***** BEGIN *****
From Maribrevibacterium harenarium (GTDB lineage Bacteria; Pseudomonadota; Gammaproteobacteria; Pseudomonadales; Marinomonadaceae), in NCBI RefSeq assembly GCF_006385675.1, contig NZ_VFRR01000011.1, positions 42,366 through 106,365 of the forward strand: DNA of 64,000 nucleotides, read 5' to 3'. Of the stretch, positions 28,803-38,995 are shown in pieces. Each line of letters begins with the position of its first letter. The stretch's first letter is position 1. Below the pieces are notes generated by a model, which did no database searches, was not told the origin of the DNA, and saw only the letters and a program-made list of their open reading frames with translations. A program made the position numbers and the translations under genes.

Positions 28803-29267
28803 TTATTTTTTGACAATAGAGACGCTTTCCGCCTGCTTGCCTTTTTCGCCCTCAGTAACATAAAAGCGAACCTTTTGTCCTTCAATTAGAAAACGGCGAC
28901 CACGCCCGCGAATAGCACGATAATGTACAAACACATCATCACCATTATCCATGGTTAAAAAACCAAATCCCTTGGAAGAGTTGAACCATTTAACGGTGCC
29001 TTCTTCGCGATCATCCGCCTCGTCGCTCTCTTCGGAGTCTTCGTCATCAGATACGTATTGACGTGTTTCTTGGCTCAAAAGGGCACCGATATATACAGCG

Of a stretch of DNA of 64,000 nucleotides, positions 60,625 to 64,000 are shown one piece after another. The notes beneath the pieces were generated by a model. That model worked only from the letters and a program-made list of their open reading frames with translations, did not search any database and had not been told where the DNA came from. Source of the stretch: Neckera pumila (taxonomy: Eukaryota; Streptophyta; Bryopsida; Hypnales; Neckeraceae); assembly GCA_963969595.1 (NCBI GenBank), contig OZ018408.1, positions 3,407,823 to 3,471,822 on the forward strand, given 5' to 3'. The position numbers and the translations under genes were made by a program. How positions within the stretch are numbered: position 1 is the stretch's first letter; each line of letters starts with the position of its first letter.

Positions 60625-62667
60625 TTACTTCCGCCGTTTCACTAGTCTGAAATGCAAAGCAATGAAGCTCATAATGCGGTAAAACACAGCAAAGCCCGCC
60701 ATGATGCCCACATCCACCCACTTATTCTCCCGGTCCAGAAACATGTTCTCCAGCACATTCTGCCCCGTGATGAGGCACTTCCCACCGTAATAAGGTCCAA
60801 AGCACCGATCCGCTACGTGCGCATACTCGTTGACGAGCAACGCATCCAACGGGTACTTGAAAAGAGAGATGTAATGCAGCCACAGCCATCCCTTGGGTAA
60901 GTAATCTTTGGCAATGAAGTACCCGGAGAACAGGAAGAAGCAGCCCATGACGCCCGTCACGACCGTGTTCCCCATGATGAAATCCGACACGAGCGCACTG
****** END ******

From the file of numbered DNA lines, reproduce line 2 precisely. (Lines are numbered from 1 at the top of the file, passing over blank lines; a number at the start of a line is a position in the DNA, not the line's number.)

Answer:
Positions 28803-29267